Editor’s note: This Is a personal perspective essay written by Love Now Media contributor, Tyson Waters.
Have you ever wondered why Black and Brown men would rather show a mean mug than show acts of kindness? Or why they feel the need to impress their friends even if it means ruining healthy relationships with their significant other? I recently attended several workshops with Black men and teenagers where those kinds of questions came up. They were “Heart of the Story” sessions where the men and teens discussed gun violence and explored its causes, impact and solutions. I walked in as a reporter assigned to cover the sessions, but the discussion became too personal for me to sit there as a detached observer. I was drawn in by the raw emotion participants expressed and had to take advantage of a safe space Black men don’t often encounter.
I participated in the discussion which explored ways men in urban communities experience love and what vulnerability means to them. From what I have seen and experienced, fear of vulnerability keeps men of color in urban communities trapped in a cycle of destructive generational habits. When someone refuses to be vulnerable because of social pressures, it can lead to mental health and relationship issues.
Stressors such as poverty, poor education, hyper-sexuality, school violence, housing insecurity, heavy police presence, and the over-stimulation resulting from all of that play a part in shaping how a man believes he must carry himself in his environment.
“Being a Black man in America means being my brother’s keeper while keeping a distance from my brother because I don’t trust him further than I can see him. It’s believing the cops don’t care about you. It’s learning how not to doubt yourself because when you’re born everyone else already does.” — Poet Prentice Powell, written following the fatal police shooting of Michael Brown in Ferguson, Missouri, in 2014.
Growing up, being told the world doesn’t love you and never to wear your heart on your sleeve or show emotion only exacerbates what keeps men trapped in this cycle. The external factors youth are exposed to alter their sense of reality because they are confronted with life-altering issues before they are mature enough to understand or deal with them. When they learn how to address past traumas and communicate effectively in relationships, they will change the stigma of what it means to be a man of color in an urban environment. Rather than focusing on maintaining a social image, men need to focus their energy on maintaining a self-image. Far too often, men of color are told how they should operate in the world. Constant reiteration of how a man from an urban community should present himself to the world impacts his psyche, convincing him to believe that anything else he aspires to be in life is not worth pursuing.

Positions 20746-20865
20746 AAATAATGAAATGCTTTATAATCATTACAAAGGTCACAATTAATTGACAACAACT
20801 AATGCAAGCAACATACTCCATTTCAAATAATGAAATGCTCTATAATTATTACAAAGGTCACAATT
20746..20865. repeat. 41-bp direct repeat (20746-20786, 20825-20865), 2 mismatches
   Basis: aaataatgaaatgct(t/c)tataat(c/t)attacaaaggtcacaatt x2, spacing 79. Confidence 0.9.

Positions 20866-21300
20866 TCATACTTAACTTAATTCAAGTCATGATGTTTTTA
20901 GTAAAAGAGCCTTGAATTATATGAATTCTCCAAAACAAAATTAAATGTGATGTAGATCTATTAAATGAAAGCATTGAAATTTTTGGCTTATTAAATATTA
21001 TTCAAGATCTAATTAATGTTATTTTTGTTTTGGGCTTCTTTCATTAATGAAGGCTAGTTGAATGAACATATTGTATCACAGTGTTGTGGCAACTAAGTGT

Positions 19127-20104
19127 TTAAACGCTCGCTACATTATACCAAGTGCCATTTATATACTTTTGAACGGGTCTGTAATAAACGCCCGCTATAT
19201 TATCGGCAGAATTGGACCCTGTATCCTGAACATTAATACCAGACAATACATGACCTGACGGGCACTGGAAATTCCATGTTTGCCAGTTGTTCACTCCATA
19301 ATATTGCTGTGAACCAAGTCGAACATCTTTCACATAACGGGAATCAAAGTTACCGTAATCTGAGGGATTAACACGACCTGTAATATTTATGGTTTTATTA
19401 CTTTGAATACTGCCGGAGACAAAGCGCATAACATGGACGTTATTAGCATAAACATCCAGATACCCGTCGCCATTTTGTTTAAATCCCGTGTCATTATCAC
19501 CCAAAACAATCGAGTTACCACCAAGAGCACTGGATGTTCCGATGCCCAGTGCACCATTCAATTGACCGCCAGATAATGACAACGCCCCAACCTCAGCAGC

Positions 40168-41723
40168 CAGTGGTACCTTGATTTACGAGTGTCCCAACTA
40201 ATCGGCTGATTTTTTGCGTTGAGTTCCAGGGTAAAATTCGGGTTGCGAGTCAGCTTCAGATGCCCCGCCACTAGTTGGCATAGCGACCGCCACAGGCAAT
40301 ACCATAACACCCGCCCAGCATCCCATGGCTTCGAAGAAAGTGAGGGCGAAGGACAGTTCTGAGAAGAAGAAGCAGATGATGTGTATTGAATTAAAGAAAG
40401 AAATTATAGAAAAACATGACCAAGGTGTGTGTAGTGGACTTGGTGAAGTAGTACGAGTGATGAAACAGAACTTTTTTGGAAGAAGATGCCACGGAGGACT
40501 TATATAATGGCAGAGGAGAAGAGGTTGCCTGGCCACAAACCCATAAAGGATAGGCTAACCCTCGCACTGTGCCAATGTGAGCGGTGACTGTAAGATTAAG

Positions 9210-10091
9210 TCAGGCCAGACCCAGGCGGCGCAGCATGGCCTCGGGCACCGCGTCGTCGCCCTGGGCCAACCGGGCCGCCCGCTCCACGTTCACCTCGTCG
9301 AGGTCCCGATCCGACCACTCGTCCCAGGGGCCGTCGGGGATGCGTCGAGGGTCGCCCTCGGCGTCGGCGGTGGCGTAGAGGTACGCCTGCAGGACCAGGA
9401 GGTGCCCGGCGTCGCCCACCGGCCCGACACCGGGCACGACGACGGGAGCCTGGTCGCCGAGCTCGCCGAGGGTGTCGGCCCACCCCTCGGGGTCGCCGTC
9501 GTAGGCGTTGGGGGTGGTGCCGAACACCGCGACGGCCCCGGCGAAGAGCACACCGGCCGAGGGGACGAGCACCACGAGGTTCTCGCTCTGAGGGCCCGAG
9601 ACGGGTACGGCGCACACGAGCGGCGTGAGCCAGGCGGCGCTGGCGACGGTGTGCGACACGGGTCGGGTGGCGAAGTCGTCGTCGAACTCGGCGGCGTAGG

The layers of psychological shaping begin with family interactions and are fueled by media images and reinforced by societal perspectives. From a young age, boys are taught to be aggressive and show little to no emotion, so they will not appear feminine. This puts mental and emotional pressure on them to live up to standards that impress the people they look up to — which during childhood includes their fathers and male figureheads. As boys grow up, the pressure intensifies. During adolescence, teenagers start to understand life and notice things in their environment.
Sadly, in predominantly Black urban communities, there’s a higher chance of being influenced by negativity than positivity. In the 2019 song, “Finer Things” rap artist, Polo G said, “it wasn’t no heroes, so we looked up to the villains.”
That line resonated with many Black males in that environment because it was relatable. It was essentially a cry for help to get people to understand the predicament in which Black men in urban communities often feel trapped. They want to be better, but their fate feels sealed as they learn to see themselves and their possibilities through the toxic lens many people see them through, rather than a lens of love. There are a lot of young kids who yearn to be their true selves but face the uphill battle of fighting what society tells them they should be – strong, unemotional and in need of no one’s help.
Jim’aar Jackson, a teenager from Camden, NJ, is living proof of what can happen when a man dares to be different in an environment that does not openly support his life or choices. He enjoys wearing creative styles, like ‘Pokémon’ themed onesies and carries a ‘Shadow’ book bag from the popular animated series, Sonic the Hedgehog. His favorite piece of jewelry is his Cuban link-style choker necklace.He is viewed as too feminine in a community where maintaining a traditional masculine image is important. He hopes his decision to live out loud inspires Black children facing similar judgment to honor their truth and be unapologetically different.